If your horse’s body temperature rises, you must of course intervene. Pay attention to the circumstances in which the elevated body temperature occurs to determine if it is a fever or hyperthermia.
You do not have to call the vet directly in every case. If the temperature rise is only moderate and your horse seems lively, it is sufficient to observe your horse closely for the time being. If the increased temperature lasts longer than 2 days, it is time to seek veterinary advice.
In case of high fever you should call the vet as soon as possible. In any case, you should immediately start to give your horse the help he needs when he has a fever.
It is now necessary to bring your horse to a shady and cool place. Do not cover your horse’s back with a blanket o. a. – this could further increase the body temperature. An exception is the so-called Abschwitzdecke, if your quadruped sweats heavily.
Rest is paramount in case of fever or hypothermia. Put your horse in its stall and give its tired body a rest. Even after the fever has subsided, you should wait a few more days before resuming exertion, such as training.
Make sure that your quadruped takes enough liquid to itself. Fever stresses the body very much and through sweating your horse loses more and more fluid. This must be reintroduced. If your horse refuses to drink, you can enrich the drinking water with apple juice. To do this, mix 1 liter of apple juice with 9 liters of water.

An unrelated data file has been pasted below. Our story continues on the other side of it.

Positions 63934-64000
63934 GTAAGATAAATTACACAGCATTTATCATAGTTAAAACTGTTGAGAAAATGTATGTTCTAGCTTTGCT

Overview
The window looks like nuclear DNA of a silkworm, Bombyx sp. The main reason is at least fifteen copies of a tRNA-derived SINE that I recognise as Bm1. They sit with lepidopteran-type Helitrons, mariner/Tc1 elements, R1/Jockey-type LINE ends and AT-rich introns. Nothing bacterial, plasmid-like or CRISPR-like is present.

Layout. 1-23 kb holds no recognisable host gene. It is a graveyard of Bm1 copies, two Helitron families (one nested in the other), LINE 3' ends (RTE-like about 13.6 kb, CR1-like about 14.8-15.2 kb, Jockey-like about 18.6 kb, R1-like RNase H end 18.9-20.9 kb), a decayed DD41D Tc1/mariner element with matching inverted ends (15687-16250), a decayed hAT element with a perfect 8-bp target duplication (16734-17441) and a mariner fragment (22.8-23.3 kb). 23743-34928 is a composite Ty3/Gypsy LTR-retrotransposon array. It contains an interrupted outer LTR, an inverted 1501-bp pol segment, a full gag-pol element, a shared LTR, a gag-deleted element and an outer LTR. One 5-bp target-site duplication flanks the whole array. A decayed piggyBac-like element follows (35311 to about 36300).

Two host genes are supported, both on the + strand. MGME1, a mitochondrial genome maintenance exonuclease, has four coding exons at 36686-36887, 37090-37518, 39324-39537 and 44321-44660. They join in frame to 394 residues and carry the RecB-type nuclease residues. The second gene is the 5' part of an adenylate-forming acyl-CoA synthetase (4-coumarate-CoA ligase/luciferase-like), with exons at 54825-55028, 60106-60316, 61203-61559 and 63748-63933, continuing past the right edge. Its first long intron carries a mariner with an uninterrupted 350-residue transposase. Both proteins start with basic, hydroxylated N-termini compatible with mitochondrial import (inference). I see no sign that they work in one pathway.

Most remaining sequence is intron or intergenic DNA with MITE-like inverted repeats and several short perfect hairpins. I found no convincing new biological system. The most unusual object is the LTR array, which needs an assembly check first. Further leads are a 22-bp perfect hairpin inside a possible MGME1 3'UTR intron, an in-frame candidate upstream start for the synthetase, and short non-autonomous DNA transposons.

In case of high fever, you can also use home remedies to lower the fever, such as cold leg wraps. For this you soak cloths with cold water and wrap them around the legs of your horse. It is best to fix them with elastic bandage and change them as soon as the cloths have warmed up.
Another possibility is to cool down your horse with the help of a water hose. Start at the hooves and slowly work your way up the horse’s body.
If the fever persists, call the veterinarian. He can examine your horse closely to determine what is causing the temperature increase. In case of an allergy you will get the right medication from the vet, for example antipyretics and the right medication against the underlying disease.
Even though fever is a healthy mechanism of the body, it puts a lot of stress on your horse’s body (especially if it is prolonged). There are numerous causes for this phenomenon, ranging from infections to allergies to tumor diseases.
By raising the body temperature, pathogens that cause illness are killed and the immune system is brought up to speed. At the same time, this process costs your horse a lot of energy, which is why you should make sure he gets enough rest, fluids, and a cool and shady environment.
If the temperature is prolonged or very high, it’s time to call the vet to find out if your four-legged friend is suffering from a condition that needs medical attention.